Esther Dyson, Roger McNamee, And Media Metabolism

Steve Rosenbaum
4 min readSep 21, 2022

When you ask Esther Dyson, who began her career as fact-checker/reporter for Forbes, about the challenges facing media, she inevitably answers in a complex and nuanced way. Media, she’s quick to explain, is not one thing. For example, mass media is a church, while news media is a pew in that church. It makes sentences like “the media“ or “the media is responsible“ complicated.

“I do not worship in the church of the media, but rather in the religion of journalism/truth. Media is a church that has been corrupted with the media metabolism that’s money-hungry” she says, taking aim at a business model that prioritizes profits over truth and accuracy. “All these private companies are trying to own more and more of our lives. And as our lives become more virtual, they’re saying, wow, you know, there’s a real opportunity.”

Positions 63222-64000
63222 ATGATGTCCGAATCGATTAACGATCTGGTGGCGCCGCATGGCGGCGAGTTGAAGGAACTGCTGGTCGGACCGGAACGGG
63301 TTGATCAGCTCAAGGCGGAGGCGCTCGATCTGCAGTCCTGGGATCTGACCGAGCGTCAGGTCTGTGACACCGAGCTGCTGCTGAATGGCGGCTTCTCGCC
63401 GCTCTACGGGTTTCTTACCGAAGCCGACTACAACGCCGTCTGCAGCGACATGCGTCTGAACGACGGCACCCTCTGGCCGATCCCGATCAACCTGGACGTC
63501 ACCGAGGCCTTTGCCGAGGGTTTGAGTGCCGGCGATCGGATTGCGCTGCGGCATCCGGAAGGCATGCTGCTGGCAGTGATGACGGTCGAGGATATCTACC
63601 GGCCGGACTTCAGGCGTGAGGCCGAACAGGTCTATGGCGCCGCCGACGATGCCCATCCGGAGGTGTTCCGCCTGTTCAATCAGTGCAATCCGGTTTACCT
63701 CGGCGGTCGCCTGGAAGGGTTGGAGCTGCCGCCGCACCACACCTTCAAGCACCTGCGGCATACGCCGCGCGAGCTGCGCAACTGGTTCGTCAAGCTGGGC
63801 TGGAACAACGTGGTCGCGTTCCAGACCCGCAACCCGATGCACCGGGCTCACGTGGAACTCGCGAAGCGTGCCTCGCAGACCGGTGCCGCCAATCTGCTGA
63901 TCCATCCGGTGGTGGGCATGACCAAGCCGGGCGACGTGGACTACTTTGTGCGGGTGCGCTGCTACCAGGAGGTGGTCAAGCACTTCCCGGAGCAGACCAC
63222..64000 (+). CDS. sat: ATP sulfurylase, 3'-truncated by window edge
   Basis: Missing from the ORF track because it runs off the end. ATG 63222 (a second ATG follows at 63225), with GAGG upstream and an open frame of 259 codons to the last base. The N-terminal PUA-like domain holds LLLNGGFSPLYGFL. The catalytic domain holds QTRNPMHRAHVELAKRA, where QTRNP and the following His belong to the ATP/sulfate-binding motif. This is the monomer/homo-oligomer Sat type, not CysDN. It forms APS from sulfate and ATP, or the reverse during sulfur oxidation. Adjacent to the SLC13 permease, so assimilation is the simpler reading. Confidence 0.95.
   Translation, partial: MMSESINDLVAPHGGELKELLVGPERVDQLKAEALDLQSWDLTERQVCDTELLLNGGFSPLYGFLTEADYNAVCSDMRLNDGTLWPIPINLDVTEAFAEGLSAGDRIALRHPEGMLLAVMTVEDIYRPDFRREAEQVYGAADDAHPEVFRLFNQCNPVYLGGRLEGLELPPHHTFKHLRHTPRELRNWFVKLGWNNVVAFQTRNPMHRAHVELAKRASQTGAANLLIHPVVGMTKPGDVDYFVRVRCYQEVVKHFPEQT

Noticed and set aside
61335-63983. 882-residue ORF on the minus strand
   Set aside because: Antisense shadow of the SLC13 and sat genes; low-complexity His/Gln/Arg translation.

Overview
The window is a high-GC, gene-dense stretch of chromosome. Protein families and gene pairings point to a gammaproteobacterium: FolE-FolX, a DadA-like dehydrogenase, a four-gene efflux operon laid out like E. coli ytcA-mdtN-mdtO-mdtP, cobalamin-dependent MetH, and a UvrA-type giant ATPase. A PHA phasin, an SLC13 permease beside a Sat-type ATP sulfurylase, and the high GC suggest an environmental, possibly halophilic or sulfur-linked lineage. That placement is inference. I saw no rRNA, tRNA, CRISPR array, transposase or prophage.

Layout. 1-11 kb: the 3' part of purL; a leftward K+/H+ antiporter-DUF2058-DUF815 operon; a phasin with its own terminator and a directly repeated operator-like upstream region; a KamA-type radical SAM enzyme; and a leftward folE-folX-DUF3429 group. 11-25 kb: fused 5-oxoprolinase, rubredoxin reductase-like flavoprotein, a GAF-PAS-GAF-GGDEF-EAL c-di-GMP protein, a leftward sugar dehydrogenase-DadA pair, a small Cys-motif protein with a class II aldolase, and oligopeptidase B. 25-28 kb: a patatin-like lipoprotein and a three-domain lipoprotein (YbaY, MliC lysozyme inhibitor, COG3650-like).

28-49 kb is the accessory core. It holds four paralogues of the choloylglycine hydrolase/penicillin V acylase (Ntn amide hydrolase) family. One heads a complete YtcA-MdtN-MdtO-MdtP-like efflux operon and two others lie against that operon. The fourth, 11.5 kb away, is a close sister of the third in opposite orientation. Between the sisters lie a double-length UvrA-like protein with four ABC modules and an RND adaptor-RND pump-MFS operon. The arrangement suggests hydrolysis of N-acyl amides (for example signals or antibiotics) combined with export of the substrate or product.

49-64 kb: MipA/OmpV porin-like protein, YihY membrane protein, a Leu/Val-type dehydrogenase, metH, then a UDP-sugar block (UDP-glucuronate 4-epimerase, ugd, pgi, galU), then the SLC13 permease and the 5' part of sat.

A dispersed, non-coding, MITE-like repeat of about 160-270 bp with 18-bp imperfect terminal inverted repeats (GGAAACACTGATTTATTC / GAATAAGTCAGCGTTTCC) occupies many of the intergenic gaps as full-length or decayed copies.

For Dyson, the metabolism of media is ravenous. Like many industries built to serve public markets, the driver is profitability at almost any cost. But as she sees it, that creates unique and dangerous problems for both the makers of, and the consumers of, media.

“Everything you do is being watched, and then you’re being sold stuff,” she says. “So it’s really about the privatization of human beings’ time, whether they’re spending it on games, in education, trying to read the news, trying to find…